In this Issue:

  • United with Uvalde
  • 2022 Season Forecast and Preparedness Tips
  • ReadyHarris Accessible Alerts
  • A Pause for Personal Peace by LaMecia Butler

United with Uvalde

We stand united with Uvalde and everyone impacted by the tragic events at Robb Elementary. Text UVALDE to 41444 to help.

The horrific events that took place in Uvalde on Tuesday have sent ripples of heartbreak, grief, and anguish through that community and ours. When a tragedy like this happens, it is imperative that we show those affected that they are not alone. They should not have to navigate these unimaginable circumstances by themselves. Our friends at United Way of San Antonio & Bexar County have launched the United with Uvalde fund to support immediate and long-term mental health services as well as emerging needs that will develop in the weeks and months ahead. Support services will be for students, teachers, and families in Uvalde. Funds will be made available to nonprofit organizations with experience and expertise in providing direct mental health services for communities impacted by trauma.

If you are able, please consider supporting the Uvalde community during this time of immeasurable loss.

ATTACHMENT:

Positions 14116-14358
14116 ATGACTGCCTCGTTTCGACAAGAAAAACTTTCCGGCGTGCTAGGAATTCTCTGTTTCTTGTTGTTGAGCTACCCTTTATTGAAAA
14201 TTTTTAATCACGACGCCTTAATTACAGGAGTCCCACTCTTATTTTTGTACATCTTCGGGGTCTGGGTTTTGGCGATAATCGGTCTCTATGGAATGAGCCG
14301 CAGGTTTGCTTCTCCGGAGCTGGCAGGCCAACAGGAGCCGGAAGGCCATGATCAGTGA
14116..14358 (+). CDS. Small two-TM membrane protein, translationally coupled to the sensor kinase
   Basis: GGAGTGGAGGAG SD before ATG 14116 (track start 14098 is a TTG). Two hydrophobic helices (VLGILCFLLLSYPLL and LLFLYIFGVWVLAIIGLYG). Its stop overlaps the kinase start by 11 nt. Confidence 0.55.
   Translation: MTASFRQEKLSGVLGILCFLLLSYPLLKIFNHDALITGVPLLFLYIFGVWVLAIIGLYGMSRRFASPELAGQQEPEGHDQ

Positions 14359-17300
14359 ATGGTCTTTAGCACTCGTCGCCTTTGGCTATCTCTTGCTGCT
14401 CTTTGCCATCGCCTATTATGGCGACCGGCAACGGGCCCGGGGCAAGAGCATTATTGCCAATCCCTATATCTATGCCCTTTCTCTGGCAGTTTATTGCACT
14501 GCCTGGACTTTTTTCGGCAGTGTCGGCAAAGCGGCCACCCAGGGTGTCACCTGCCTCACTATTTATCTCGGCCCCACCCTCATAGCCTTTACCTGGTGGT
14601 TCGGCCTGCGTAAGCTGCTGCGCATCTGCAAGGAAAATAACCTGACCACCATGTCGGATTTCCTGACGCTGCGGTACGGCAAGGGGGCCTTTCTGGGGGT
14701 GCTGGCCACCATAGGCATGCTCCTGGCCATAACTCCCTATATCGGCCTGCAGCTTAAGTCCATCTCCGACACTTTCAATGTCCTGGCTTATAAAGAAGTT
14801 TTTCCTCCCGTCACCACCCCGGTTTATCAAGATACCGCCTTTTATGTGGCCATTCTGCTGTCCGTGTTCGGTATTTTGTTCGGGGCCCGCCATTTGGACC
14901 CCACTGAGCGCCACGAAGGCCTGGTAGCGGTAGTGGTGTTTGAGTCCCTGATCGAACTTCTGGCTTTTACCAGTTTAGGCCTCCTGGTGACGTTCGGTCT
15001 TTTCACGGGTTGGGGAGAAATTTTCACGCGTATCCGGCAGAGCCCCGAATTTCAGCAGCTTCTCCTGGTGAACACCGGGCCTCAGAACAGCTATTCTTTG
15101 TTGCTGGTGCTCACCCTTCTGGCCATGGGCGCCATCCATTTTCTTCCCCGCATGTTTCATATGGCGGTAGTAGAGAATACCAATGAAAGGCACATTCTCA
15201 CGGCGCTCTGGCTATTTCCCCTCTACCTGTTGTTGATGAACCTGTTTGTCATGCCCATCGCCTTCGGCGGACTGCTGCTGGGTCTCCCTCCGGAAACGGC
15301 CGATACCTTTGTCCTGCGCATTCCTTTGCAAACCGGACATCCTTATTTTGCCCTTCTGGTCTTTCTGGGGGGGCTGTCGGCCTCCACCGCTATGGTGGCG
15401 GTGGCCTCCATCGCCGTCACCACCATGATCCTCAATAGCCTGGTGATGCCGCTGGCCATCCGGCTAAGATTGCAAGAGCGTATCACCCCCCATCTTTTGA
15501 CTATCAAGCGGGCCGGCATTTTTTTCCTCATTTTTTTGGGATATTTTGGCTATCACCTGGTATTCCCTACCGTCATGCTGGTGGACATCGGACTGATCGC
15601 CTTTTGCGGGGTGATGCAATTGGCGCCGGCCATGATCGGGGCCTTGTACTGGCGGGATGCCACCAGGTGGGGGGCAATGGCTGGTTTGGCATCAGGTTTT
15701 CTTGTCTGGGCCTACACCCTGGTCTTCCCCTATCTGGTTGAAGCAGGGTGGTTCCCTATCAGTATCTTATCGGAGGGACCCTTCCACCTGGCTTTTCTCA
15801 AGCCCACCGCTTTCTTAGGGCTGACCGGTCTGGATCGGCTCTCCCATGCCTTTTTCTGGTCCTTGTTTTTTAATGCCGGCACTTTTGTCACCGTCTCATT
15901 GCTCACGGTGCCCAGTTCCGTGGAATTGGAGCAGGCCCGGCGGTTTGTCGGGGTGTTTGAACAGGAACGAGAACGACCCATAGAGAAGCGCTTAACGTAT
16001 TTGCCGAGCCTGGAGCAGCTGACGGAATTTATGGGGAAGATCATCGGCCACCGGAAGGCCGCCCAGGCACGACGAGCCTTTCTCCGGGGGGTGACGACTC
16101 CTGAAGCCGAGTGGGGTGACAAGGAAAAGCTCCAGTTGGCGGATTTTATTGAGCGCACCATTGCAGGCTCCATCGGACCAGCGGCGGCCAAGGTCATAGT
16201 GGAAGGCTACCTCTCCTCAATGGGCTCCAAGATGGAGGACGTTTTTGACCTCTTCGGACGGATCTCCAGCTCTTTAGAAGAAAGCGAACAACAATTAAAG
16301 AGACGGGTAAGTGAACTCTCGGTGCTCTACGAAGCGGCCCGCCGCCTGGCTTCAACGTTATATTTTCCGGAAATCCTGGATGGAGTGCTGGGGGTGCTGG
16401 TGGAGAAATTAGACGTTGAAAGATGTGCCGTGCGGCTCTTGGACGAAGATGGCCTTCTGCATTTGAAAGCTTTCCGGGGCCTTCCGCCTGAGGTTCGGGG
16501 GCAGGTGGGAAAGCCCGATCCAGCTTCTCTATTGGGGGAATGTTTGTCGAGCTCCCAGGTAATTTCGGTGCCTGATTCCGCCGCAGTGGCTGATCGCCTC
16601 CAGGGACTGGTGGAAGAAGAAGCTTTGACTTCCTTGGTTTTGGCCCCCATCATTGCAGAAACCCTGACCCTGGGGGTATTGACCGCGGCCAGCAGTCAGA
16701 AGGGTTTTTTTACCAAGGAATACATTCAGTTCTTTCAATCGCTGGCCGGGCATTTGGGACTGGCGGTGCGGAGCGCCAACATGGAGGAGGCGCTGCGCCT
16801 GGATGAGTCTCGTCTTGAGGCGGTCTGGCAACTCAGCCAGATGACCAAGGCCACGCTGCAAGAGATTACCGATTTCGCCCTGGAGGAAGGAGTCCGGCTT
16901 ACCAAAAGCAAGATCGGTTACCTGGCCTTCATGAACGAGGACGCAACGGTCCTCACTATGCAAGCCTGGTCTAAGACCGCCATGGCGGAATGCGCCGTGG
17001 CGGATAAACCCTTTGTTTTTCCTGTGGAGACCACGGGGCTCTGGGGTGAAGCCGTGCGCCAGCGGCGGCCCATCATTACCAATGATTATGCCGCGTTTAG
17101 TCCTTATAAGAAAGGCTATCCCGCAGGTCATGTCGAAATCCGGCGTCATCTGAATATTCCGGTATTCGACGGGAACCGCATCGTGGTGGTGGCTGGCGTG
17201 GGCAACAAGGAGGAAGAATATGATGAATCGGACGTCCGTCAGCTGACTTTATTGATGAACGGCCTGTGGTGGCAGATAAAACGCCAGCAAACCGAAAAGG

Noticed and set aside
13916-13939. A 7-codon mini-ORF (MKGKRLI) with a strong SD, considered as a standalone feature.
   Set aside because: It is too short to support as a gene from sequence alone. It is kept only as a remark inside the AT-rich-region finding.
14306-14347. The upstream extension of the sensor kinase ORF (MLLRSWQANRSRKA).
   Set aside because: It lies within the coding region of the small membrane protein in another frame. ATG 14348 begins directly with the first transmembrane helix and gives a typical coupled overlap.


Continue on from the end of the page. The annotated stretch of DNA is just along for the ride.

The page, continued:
2022 Forecast and Preparedness Tips

This hurricane season is forecast to be a very busy one with 19 hurricanes and 4 major hurricanes likely. The time to prepare is now.

Be prepared BEFORE the hurricane:

  • Know the storm surge history and elevation of your area.
  • Learn a safe primary and alternate route inland.
  • If evacuating, decide where you are going and what you will bring.
  • Inventory your property and review your insurance policies for adequate coverage including flood insurance.
  • Review needs and working conditions of emergency equipment (flashlights, battery-powered radios, non-perishable food, water, camping stove with fuel, plywood to properly secure your home).
  • Keep trees trimmed. Cut weak branches.
  • Make arrangements for pets ahead of time.
  • Have 5-7 days of supplies available
  • Follow TRUSTED sources of information

Useful Links:

Emergency Information:
Real-time Rainfall and Flood Information
Weather Information and Forecasts
National Hurricane Center Forecasts
Ready Harris
Homeland Security
Federal Emergency Management Agency
City of Houston Emergency Information Center
 Neighborhood Ready Home 

ReadyHarris Accessible Alerts

Did you know? Harris County has ReadyHarris Accessible Alerts (RHAA) for residents who are deaf, blind, hard of hearing, have low vision or low literacy. This free, opt-in program sends emergency alert messages in American Sign Language (ASL), and voice and text in English and Spanish. These emergency alerts are compatible with internet and video capable devices such as computers, cell phones, smart phones, tablet computers, and wireless Braille readers.

Sign up for ReadyHarris Accessible Alerts TODAY by visiting and click on “Sign Up.” You can also sign up by texting READY to (281) 609-9093.

A Pause for Personal Peace

From The Evolved Grustler By LaMecia Butler

May is Mental Health Awareness month and in honor of that I’m going to briefly use this space to share what’s happening in my headspace.